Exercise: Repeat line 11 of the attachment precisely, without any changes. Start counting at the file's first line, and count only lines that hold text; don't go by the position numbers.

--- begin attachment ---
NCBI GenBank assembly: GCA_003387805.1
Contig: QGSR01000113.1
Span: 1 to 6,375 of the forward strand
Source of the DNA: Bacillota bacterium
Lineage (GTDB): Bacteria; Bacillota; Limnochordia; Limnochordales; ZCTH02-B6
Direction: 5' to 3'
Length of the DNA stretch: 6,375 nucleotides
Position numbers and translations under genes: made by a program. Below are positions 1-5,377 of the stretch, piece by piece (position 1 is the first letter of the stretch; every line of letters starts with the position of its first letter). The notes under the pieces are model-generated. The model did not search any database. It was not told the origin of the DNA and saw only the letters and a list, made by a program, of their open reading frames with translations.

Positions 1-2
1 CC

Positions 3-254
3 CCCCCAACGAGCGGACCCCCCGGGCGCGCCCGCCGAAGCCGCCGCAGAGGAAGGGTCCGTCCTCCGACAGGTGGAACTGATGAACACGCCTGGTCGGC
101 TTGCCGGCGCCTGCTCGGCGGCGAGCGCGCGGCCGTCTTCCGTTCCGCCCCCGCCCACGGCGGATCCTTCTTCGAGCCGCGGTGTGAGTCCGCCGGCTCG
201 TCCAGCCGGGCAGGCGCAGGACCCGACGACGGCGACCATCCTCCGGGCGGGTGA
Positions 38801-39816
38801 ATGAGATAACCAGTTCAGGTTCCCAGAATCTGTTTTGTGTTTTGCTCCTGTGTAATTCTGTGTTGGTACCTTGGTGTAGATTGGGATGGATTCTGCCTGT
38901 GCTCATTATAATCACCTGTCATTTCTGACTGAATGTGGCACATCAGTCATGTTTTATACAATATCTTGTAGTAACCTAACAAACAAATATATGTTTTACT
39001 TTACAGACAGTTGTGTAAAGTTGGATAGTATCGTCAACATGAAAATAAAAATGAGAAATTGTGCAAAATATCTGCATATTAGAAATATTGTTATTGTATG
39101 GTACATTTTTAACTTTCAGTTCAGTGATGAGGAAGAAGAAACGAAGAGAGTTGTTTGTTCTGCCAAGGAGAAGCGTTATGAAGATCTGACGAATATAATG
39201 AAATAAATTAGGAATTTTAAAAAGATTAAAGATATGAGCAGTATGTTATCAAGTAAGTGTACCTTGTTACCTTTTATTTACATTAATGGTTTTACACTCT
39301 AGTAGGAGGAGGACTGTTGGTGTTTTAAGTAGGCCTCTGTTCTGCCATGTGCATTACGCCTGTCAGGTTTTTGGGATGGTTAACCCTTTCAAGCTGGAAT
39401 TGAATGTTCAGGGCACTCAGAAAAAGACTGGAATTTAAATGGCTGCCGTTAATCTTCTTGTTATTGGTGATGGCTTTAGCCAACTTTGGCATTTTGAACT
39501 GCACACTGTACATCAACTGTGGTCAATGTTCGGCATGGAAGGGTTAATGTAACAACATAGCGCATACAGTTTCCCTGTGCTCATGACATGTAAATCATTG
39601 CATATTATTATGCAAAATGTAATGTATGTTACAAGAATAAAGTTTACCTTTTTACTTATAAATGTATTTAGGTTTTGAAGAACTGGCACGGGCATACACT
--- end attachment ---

Positions 3-254